Notably, Virginia Woolf’s makes use of modern technology in a sequence in Mrs. Dalloway, in which a plane flies overhead, providing descriptive language to incorporate the propulsive, motion that the new technology provided (airplanes and film).   Influenced by Impressionistic Art in the Fine Arts, and often making an attempt to meld different mediums, Woolf and her fellow Moderns embraced pushing the boundaries of the written word, through experimentation, stream of consciousness narration, and shifting perspectives in time and place. While I am not sure what Woolf and her colleagues would make of today’s multimodal landscape, many of their interests are extended in today’s digital mediums and literacies.

I believe this week’s readings assist in providing a solid foundation for the use of video games as a learning tool in the classroom by demonstrating active and applied effort from students as a result of playing video games.  I am still not sure on quite how, or where to begin with in my own effort to get started.  I do not want to wrangle with joy sticks or consoles, but I am interested in computer based games, or smartphone applicable ones; and therefore, I welcome suggestions from my fellow blog readers and writers.


5 comments on “Semiotic Domains, Virginia Woolf, and Video Games

  1. Your synthesis of Woolf and other moderns with our conception of ‘new literacies’ is fascinating! Like they adjusted their writing to fit the needs of a increasingly more visual culture, I wonder how authors today are changing their writing. It makes me think of authors like Jonathan Safran Foer who utilize visual rhetoric and visual play in their novels. I’m glad you make the connection between new visual literacies and new written literacies – is that what is happening now with utilizing visual rhetoric in student papers? Which one is influencing the other? What would the influence of video games look like in a paper – choose your own adventure?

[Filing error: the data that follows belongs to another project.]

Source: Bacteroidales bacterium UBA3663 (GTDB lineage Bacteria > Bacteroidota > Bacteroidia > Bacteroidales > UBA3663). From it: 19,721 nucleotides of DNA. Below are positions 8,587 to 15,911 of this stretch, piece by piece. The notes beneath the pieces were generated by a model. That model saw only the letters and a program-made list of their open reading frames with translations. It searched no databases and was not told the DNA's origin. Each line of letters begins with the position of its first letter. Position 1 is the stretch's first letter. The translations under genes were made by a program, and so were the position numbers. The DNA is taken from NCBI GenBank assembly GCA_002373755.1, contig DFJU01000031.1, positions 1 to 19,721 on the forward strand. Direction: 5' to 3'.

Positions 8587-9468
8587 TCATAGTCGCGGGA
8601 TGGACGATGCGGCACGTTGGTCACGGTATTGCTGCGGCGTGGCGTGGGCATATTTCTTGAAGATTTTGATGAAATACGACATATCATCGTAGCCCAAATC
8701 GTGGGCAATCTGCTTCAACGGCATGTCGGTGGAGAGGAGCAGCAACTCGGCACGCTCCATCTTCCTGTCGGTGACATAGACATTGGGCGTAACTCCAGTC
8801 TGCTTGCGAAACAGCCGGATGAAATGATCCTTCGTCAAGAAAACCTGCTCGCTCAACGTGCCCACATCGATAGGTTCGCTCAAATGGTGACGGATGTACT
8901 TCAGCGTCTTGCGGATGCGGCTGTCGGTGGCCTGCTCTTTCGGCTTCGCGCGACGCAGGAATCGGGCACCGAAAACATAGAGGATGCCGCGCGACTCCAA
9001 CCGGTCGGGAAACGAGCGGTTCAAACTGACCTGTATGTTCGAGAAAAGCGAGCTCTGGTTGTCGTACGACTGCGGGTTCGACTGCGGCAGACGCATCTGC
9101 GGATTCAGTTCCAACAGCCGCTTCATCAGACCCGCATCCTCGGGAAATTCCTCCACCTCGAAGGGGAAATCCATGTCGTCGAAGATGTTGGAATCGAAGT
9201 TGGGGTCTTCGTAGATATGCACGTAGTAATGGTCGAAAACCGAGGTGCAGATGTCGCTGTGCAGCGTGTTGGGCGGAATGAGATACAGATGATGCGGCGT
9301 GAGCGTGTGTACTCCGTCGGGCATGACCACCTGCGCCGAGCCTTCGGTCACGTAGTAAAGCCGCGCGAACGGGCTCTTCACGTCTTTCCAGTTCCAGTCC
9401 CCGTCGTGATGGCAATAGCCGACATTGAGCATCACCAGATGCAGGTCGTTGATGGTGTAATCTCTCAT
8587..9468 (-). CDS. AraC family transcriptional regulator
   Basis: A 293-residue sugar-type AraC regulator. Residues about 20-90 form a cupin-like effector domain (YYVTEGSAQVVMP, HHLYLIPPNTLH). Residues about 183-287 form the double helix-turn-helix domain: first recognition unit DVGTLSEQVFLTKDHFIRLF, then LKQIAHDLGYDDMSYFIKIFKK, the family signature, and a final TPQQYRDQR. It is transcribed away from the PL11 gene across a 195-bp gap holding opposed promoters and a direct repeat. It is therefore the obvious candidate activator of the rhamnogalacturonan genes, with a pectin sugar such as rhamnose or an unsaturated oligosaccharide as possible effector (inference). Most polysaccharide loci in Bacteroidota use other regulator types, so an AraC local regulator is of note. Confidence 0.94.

These thoughts are a bit scattered but I really enjoyed the connection you made. I’m with you in not knowing how I would incorporate video games into the classroom. However, if we could see how it is influencing how we write and think, I think that could be an interesting way to include it into the classroom. Not sure if that makes sense!

  2. William Gibson is another we can add to the mix of authors who write with a videogame mindset and embrace new literacies. Look at the Neuromancer, winner of the sci-fi triple crown (Nebula, Philip K. Dick and Hugo Awards) for its brilliant vision of a not too distant future in which we live both in the here and now and in virtual space. Navigating the highways and byways of cyberculture, Gibson uses video game terminology to describe his protagonist’s travels in and out of the matrix. I first read this in the late 80s, about the same time I’d discovered chat-rooms and MUDs (multi-user dungeon/dimension/domain). MUDs are text based virtual worlds. MUDs challenged the concepts of literacy, identity and critical thinking. The chance to collaborate in virtual space, design my identity, then navigate a world I could only see through words was not unlike writing a never-ending novel.